The past truly is a foreign country of which we in the present are only visitors. Nothing propels the mind back through that distance than the structures that remain or in some cases vanished that comprised the global exercise that was the World’s Fair. A sort of benchmark and national branding, the World’s Fair snakes into the past like dots signaling a snapshot in the technological and scientific achievements of the last 150 years.

The structures that composed the World’s Fair, which spanned the globe in date and location, were at once indicative of their time – and a kind of grandiose experiment in the possibilities of urban development. Some structures and their designers are justly world-renowned. Mies van der Rohe’s Barcelona Pavilion was a watershed in both interior and exterior design. The Eifel Tower soared above the Seine, a monument to France’s vitality and genius, only to be saved a few years after the fair by its reconstitution as a radio transmission tower.

More often than not, the structures did not remain. The World’s Fair was formatted like a giant advertisement, immediate, dramatic and generally transitory. Very little remained of Chicago’s famous White City and it is both the moribund structures and the ghostly absences that many left behind, that Brooklyn-based photographer Jade Doskow documents in her series. As Doskow writes in her artist’s statement, the series considers the footprint left by the fair and it’s relationship to the world that grew up around it “World’s Fairs were unique, spectacular cultural events from which one can glean worldviews that came into and out of vogue, the rise of industrialism, the rise of modernism, architectural trends and progress, and the hopes and dreams of each era.”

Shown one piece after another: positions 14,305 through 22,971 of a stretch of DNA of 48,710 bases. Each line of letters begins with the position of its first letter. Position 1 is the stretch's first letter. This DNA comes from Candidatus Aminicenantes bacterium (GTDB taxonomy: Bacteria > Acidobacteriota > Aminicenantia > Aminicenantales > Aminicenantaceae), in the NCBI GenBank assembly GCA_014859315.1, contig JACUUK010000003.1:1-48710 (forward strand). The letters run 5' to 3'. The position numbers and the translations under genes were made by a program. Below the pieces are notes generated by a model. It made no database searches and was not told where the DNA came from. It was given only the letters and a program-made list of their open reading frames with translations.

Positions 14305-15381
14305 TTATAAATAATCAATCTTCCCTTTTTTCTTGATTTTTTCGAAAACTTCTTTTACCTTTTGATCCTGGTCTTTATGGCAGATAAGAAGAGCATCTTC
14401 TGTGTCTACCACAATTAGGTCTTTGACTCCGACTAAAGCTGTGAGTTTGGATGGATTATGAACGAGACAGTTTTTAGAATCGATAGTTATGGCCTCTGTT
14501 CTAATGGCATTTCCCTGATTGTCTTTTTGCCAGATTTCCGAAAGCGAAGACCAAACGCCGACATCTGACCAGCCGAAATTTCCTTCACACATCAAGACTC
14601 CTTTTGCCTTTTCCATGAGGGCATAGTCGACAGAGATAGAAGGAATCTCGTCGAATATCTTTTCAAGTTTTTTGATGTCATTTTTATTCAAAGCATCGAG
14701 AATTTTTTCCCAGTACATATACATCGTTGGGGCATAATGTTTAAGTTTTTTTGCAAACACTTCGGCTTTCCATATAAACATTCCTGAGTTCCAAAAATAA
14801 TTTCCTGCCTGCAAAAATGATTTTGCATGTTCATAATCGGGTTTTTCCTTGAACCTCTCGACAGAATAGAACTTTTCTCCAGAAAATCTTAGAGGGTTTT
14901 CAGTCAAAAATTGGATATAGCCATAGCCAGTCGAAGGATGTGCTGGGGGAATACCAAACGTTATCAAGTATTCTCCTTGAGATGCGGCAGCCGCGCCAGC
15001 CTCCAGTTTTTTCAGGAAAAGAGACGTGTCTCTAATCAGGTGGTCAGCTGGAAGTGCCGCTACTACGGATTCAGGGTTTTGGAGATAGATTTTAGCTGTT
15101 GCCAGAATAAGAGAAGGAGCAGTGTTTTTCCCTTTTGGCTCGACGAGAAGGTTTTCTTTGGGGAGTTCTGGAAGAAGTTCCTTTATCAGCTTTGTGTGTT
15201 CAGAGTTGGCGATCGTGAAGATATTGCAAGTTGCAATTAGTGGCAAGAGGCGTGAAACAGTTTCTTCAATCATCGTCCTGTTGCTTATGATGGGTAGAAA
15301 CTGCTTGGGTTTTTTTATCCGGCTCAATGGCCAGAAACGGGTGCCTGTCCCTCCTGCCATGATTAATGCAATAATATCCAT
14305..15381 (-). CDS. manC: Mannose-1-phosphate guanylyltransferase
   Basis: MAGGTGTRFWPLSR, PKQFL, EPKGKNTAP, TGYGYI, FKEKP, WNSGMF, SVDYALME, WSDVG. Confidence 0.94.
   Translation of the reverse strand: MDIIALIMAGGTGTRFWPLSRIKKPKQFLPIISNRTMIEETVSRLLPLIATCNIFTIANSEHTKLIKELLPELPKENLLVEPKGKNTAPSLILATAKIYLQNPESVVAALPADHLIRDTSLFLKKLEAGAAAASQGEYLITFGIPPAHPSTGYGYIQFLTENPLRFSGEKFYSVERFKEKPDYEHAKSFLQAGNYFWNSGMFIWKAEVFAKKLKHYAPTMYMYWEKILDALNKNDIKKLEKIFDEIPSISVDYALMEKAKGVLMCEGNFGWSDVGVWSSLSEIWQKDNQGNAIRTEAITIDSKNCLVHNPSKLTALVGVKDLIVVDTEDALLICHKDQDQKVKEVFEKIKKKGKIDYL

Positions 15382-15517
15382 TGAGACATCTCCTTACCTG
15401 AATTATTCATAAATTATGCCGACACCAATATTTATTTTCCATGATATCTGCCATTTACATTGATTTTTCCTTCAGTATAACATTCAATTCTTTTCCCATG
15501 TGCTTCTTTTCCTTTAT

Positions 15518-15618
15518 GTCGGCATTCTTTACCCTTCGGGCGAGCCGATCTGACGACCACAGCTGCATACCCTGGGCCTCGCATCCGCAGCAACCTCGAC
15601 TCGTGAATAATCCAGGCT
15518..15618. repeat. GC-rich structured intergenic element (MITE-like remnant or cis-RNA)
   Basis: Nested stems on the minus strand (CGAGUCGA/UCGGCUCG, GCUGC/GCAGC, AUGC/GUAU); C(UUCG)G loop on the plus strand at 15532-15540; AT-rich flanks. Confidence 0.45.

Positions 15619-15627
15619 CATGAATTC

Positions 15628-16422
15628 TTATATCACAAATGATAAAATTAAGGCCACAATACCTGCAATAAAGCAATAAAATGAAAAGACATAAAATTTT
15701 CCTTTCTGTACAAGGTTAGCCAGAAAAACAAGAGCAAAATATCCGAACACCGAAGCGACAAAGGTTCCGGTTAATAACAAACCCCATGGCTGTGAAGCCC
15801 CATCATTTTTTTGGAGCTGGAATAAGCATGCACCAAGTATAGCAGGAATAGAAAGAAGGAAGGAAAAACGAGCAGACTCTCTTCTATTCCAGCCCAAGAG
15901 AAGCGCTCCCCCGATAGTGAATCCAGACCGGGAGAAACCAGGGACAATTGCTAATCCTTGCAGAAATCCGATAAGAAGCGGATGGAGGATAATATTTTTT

The stray remains of these grand pavilions testify to the divergent path the world took from the idealized humanity that the fair let us dream in. A world far darker and more uncertain, where technology turned against its creators – and civilization could look back down history, to the places it had once been.



Cory is passionate about design and creativity and how they can expand our understanding of ourselves. He has lived from San Francisco to Japan but found his way, some would say inevitably, to New York City. His writing has appeared in a wide range of publications, but is thrilled to mark his blogging debut here at Gessato.